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Introducing the Xmixer: Earn Revenue with XCurrency’s Trustless Mixing


         Introducing the Xmixer: Earn Revenue with XCurrency’s Trustless Mixing

XCurrency’s hotly anticipated finalization of its private payments technology will allow nodes to earn revenue for trustlessly forwarding transactions.

XCurrency is set to release its finalised Rev 2 technology on Monday 15 September, and in addition to a yet-to-be-announced “coinjoin killer” feature, XC’s apps will gain the capacity to earn fees for the trustless mixing of transactions. This will incentivise users to bolster the network’s security, increase its capacity to process private transactions, and of course represent remuneration opportunities for XC users.

In contrast to other cryptocurrency projects, XC’s “Privacy Mode” is fully decentralised and does not make use of “supernodes,” as many coinjoin-based projects do. As a result, XCurrency gains true privacy without sacrificing security. XC-based payments are flexibly private, and at a maximum, reveal neither the amount sent, nor the addresses of the sender and receiver. Additional features conceal the user’s IP address and conceal the receiving address even from the sender. As such, XC represents true privacy for payments.

How it works

Early July 2014, XCurrency unveiled trustless mixing, a world-first in cryptocurrency design. For the first time, it became possible for a third party to forward information on one’s behalf without one being required to trust the third party. That is, the third party can either forward coins or not receive them at all. It is not possible for third parties to steal coins. In fact, forwarding nodes cannot even become aware of who’s coins they are forwarding. With XC, however, the idea of a single third party is inaccurate, as transaction-forwarding is distributed, making each participating node a “third-party” to the other nodes. The system is based on a proprietary protocol analogous to coinshuffle.

Multipath: fragmentation

Forwarding removes all record of a connection between sender and receiver; additionally, in order to conceal the amounts sent in a given transaction, transactions are broken into fragments, and each fragment is sent to different third parties to be forwarded. As such, neither the amounts nor addresses of a transaction are revealed. In fact, since private transactions are broadcast in the same way as normal transactions, there is no way to tell whether a given amount originates from the node sending it or has merely been forwarded – and neither is it possible to tell whether it is a fragment or a whole amount.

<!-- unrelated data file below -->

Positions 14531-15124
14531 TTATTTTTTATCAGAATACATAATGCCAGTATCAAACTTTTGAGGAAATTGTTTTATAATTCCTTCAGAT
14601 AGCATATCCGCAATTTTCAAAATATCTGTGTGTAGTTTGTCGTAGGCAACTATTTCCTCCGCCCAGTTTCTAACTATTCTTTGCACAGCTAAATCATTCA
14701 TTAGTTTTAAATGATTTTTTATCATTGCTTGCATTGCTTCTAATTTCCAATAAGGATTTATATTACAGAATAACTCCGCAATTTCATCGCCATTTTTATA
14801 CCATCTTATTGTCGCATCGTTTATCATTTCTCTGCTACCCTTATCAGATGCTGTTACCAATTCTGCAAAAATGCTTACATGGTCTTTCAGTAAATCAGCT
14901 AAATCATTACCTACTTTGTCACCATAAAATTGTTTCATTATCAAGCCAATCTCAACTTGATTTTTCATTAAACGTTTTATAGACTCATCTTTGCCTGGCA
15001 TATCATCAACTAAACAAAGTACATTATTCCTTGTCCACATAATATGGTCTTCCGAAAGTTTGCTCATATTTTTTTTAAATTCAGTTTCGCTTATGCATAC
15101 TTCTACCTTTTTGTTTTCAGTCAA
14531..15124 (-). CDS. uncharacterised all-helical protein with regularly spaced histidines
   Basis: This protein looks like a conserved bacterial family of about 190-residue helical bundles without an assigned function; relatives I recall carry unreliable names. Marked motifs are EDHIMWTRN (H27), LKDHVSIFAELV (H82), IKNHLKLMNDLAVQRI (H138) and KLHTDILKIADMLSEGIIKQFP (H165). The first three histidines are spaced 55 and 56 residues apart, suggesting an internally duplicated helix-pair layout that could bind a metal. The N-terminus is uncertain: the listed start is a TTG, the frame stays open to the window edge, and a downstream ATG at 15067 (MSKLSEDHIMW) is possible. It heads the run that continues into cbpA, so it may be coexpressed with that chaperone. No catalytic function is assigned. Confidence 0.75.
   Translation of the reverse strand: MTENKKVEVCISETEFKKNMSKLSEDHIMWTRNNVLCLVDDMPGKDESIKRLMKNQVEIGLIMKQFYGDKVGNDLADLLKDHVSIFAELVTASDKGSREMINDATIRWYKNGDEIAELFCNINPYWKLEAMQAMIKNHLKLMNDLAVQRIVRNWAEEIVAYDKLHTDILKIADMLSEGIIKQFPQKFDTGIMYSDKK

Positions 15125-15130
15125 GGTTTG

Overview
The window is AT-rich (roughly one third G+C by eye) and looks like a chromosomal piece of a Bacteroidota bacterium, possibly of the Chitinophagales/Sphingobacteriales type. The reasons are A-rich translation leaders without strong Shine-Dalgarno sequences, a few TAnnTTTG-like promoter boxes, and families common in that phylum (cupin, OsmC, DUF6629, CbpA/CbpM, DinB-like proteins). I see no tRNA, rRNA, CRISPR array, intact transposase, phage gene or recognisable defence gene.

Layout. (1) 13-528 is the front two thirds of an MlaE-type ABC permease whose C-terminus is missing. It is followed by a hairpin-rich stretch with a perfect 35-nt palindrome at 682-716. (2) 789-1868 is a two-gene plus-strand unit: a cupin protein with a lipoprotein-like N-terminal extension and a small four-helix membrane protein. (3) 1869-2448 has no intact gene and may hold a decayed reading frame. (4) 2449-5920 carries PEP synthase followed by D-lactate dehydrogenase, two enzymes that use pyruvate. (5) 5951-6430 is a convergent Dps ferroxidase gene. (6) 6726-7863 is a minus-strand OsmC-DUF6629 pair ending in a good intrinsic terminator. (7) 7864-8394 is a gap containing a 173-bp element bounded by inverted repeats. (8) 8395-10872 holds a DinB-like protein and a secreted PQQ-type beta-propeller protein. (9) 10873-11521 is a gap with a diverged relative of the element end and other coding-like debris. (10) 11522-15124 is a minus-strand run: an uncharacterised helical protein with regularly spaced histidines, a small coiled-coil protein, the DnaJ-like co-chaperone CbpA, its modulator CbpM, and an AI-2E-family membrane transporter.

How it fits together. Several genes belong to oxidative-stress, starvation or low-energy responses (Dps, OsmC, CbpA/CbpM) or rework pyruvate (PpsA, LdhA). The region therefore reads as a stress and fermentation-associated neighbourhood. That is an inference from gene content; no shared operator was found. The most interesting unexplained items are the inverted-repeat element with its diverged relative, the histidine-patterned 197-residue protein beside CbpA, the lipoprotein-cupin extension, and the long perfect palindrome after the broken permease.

Expanding XC’s capacity

The trustless multipath mixing of Rev 2 was successfully implemented in July, but in order for it to scale to handle mainstream adoption, decentralized exchange, and a host of blockchain 2.0 apps, it will require massive capacity. However, since mixing can only be between nodes that are currently making private payments, this gives rise to two underlying scenarios that could limit this capacity:

  1. There might not be enough nodes making private payments at a given time, causing transactions to wait or be cancelled.
  2. Even though there may be enough nodes making private payments, their combined balances might not be sufficient to support forwarding all the fragments of a very large transaction.

To remove this limitation, XCurrency apps will have a new feature, the Xmixer, which has the capacity to forward transactions even when their users aren’t making payments. Xmixers will make use of the same protocol as Privacy Mode, except that they will collect portions of transaction fees as remuneration. In order to take advantage of this, a user would simply create a dedicated wallet from which to run an Xmixer. Then, to ensure that Xmixers contain enough coins to reliably sustain sufficient transaction volume, a minimum of 1000 XC must be paid into it.

Avoiding (semi-) centralization

A minimum balance of 1000 XC will create a healthy amount of buy-pressure on XCurrency, and so its price can reasonably be expected to increase as users progressively set up Xmixers. However, this scenario does not thereby create a small number of specialised nodes that perform mixing on behalf of the others. Thus XC is not analogous to that of a supernode-based system such as DarkCoin, in which only “masternodes” mix transactions, creating a semi-centralised “security chokepoint.” Instead, every XCurrency node – whether an Xmixer or a regular app – participates equally in private transactions and trustlessly forwards fragments. In other words, all XC nodes mix, but only Xmixers participate automatically in private transactions even when their users are not transacting. Furthermore, Xmixers do not require an advanced server setup and will be entirely user-friendly to run, further aiding the continued decentralization of the network.

As such, from Monday onwards, XCurrency will gain the capacity to scale its truly private payments technology without compromising the network’s security. Add to this its still-undisclosed “coinjoin killer” feature, and the future indeed looks bright for those who value privacy.


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